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Commonly used energy meters to measure power consumption

EBR Staff Writer Published 09 February 2018

Energy meters are the devices used to measure power consumption. They are installed by electric utilities at home, industries, and other places to know electricity consumption. Watt hour meters or energy meters measure the power consumed by various appliances such as lights, fans and television.

The meters display the number of units of electricity consumed at a particular point of time or over a period of time. A unit is equal to consumption of one kilowatt of power in one hour. While watt is basic unit of power, a thousand watts makes one kilowatt.

Energy meters are useful in gauging electricity demand, when energy savings are targeted for a desired period of time. The meters can be helpful in providing details on the peak and off-peak power demand during a day. They operate continuously to measure the consumption.

Many types of energy meters have been introduced over the past several decades as electricity consumption went up sharply. Direct current meters were among the early types of meters developed to measure the electricity consumption. Energy meters are of various types depending on several factors such as display type, metering point, and end usage. There are three basic types of energy meters that include electromechanical energy meters, electronic energy meters, and smart meters.

Electromechanical energy meters: These are one of the most common types of energy meters that operates through electromagnetic induction.  The meters consist of a non-magnetic metal disc that rotates at a speed proportional to the power passing through the meter. Power consumed by users will be calculated based on the revolutions of the metal disc.  Voltage coils present in the meters constantly use a little amount of power, which is not measured by the devices. Likewise, current coil in the meters also consume power. Power consumption measured by this type of meters should be noted manually. Person employed by utilities usually take readings from the meters to prepare power bills for consumers for a specified period.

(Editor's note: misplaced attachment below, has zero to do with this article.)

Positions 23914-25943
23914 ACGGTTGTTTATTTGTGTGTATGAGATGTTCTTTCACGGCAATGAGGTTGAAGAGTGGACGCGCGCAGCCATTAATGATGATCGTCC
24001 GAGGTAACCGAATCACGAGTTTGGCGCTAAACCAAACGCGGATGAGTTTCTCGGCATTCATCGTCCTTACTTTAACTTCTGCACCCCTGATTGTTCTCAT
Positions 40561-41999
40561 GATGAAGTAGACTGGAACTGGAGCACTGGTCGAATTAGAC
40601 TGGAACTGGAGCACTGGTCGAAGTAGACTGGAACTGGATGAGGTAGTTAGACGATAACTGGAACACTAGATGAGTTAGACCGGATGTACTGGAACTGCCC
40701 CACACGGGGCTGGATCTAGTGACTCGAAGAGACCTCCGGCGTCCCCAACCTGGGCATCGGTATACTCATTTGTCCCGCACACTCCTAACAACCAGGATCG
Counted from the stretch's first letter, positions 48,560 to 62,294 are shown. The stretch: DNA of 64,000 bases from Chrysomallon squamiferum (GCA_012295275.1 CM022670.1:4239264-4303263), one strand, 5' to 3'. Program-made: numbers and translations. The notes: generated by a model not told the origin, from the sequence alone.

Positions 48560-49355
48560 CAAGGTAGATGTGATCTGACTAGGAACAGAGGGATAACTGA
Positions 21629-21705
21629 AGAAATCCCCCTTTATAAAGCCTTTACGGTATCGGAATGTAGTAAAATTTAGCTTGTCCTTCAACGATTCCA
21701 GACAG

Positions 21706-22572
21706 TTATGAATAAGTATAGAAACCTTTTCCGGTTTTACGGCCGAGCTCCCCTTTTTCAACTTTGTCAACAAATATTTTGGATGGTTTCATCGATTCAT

Image: Mechanism of electromechanical induction meter in UK. Photo courtesy of en:User:Ali@gwc.org.uk/Wikipedia.

Electronic meters: Energy consumed by users will be displayed on an LCD or LED screens in this type of meters. Some of the electronic meters can also send data to remote places. Apart from power consumption, other parameters of the load and supply are also measured by electronic meters. It can record usage demand, voltages, and reactive power, among others. Besides, the meters can measure the amount of electricity consumed during on-peak and off-peak hours. The meters mainly consist of a metering engine, and a processing and communication engine.

 

 

 

 

 

 

 

 

 

 

 

 

 

 

 

 

Image: Smart meter used by EVB Energie AG. Photo courtesy of EVB Energy Ltd/Wikipedia.

Smart meters: Apart from simple automatic meter reading, smart meters come with additional functionalities. They can give real-time or near real-time readings, notifications on power outages, and monitor power quality. Smart meters allow power utilities to fix seasonal prices for power consumption. It will also utilities to charge varying prices for power usage during a day. The advanced metering features provided by these devices have prompted many nations to install them on a large scale. In March 2017, E.ON had launched pilot projects to rollout smart meters in four selected regions in Germany.  In November 2017, Landis+Gyr introduced new generation of smart meters for electricity and gas in the UK. The smart meters, part of Landis+Gyr's UK smart metering family, were claimed to be the first to comply with the UK government's smart energy standard, smart metering equipment technical specifications 2 (SMETS2).  SMETS2 smart meters deliver a wide range of improvements, including interoperability, high security and renewable energy support.